“If you could have any superpower, what would it be?” or “If you could meet anyone, living, dead, or fictional, who would it be and why?” or “What is more important, fairness or freedom?” My students have more time to be reflective. I have more time to read all their answers, to give personalized feedback, and to have the sense of real and valuable exchange. I wish we had more time to be reflective during the school year instead of running on a treadmill. This slow down is causing us all to be a little more philosophical.

Students all over the world are being affected negatively by this shutdown. But many of my students are hungry, fearful, and bored. Immigrant families are not getting a stimulus check or filing for unemployment. They’ve lost jobs and have no safety net. Every day I call the families, and they seem grateful for information about community resources, food, medical assistance, immigration centers that offer financial aid, etc. One student said she’s afraid for her mother to go shopping for fear of deportation. Another selected an image to describe for an assignment. It showed a woman walking down an empty city street. “She’s probably going shopping because there’s no food at home.”

I understand what a heroic effort it takes to learn new technology. My students are doing it in a foreign language, during a global health pandemic, often without any support at home. The ones who most need my help are not able to ask for it. One of my Level 1 newcomers sent me a message that she had deleted by mistake all the slides on Google Classroom. She hadn’t deleted anything; she had simply added 10 empty slides by mistake and didn’t know to scroll down to see them. Most can not even tell me why they’re not doing any work.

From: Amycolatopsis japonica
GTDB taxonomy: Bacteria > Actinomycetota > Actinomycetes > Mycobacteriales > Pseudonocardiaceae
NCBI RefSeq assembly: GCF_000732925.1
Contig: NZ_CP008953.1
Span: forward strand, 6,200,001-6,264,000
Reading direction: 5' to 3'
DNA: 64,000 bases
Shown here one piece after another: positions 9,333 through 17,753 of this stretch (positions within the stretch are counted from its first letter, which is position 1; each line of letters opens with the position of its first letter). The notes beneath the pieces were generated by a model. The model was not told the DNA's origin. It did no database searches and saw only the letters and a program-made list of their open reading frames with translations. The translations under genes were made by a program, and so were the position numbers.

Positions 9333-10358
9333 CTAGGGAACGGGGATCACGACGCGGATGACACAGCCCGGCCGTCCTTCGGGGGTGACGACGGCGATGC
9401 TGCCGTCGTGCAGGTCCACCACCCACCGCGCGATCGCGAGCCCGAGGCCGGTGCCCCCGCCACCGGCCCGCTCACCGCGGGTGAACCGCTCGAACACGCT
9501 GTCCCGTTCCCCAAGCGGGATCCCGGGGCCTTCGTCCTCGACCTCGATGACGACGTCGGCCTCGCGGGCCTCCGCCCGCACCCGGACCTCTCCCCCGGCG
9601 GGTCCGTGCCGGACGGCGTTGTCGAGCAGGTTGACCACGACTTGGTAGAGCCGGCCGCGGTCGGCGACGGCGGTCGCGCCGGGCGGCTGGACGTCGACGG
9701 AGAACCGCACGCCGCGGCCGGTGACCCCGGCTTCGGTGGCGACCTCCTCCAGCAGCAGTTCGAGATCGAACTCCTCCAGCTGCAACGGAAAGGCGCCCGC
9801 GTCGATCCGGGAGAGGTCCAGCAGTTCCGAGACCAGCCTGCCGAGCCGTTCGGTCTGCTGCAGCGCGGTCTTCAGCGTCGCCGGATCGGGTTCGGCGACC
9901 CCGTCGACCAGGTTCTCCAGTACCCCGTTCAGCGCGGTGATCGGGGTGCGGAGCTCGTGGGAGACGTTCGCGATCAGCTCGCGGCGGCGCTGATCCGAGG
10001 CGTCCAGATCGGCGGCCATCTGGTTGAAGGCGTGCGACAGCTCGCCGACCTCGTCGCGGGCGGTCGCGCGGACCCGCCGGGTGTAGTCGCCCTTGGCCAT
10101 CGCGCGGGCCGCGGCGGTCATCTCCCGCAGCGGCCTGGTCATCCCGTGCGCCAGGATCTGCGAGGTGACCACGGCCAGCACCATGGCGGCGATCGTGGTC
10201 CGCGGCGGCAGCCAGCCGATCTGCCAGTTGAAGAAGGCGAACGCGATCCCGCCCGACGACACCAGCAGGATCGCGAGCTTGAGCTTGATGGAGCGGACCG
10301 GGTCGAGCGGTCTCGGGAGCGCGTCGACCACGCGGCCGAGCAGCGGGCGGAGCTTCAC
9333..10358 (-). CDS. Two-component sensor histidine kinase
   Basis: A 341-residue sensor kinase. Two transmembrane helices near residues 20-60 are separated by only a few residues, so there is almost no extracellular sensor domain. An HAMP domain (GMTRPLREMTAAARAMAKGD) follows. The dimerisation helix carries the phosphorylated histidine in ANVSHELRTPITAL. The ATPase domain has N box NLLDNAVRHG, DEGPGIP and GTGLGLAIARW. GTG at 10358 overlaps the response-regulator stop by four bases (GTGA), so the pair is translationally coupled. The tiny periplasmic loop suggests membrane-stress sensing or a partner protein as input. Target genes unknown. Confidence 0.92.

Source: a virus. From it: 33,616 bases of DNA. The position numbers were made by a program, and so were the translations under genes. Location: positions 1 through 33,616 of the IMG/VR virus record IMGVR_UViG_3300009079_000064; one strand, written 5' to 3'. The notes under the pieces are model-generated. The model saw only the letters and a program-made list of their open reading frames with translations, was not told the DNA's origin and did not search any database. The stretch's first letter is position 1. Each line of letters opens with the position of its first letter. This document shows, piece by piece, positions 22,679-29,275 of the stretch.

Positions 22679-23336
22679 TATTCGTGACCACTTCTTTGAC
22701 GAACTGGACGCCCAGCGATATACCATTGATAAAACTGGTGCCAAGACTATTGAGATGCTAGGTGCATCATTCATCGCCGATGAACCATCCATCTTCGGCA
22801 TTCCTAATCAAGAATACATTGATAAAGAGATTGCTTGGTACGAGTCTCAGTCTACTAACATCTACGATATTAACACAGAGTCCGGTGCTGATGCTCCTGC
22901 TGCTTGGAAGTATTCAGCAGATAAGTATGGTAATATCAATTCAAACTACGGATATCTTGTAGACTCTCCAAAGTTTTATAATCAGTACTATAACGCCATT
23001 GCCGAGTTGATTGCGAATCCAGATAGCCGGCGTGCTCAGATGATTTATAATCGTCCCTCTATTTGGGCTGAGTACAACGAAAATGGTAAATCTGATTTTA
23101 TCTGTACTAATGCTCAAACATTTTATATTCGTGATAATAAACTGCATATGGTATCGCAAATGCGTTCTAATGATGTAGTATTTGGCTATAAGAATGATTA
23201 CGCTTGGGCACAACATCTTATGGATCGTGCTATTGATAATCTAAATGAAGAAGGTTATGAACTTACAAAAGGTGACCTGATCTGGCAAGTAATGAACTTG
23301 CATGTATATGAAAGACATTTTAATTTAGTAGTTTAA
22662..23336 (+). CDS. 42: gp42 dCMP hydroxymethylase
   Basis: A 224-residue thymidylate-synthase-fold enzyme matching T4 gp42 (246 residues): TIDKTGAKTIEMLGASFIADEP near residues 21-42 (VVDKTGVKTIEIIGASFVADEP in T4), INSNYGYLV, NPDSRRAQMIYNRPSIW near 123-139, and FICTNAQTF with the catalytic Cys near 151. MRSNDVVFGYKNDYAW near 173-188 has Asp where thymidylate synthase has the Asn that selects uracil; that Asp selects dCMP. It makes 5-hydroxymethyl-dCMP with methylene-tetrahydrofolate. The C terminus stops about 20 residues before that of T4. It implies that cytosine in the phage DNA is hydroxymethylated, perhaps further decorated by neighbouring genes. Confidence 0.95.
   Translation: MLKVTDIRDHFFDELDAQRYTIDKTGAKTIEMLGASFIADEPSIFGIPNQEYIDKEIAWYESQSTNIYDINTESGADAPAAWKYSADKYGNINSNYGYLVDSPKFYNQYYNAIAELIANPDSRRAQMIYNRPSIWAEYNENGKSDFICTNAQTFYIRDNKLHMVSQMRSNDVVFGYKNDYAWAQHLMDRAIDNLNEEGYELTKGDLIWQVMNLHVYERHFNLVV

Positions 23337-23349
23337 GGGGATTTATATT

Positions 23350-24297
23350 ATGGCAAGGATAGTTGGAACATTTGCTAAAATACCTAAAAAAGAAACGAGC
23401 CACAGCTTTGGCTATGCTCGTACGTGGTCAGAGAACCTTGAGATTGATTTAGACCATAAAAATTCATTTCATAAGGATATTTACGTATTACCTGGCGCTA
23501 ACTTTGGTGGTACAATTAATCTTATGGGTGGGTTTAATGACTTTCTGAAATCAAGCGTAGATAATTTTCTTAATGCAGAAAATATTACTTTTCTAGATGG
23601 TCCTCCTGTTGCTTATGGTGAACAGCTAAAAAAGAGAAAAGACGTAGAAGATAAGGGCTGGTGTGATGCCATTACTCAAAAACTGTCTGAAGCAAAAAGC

I’ve got half the students most high school teachers have. I won’t say it’s easy, but I have now telephoned, emailed or sent USPS letters to every single one of them, starting with seniors and working my way down to the ones who have disappeared. When that doesn’t work, I can ask bilingual counselors, administrators, or pupil personnel workers for help. I can also text students whose cell phone numbers I have and ask them if they know how to contact a classmate. These are not normal times, and sometimes we have to go against “the rules” to make sure our students are okay.

I want to write about my Level One ELL newcomers who will barely open their mouths during a Zoom conference, even when I provide sentence starters, a model, and plenty of wait time. They prefer to speak Spanish. But I’m so happy they’ve shown up at all; I cherish every moment together, even if I’m doing most of the talking.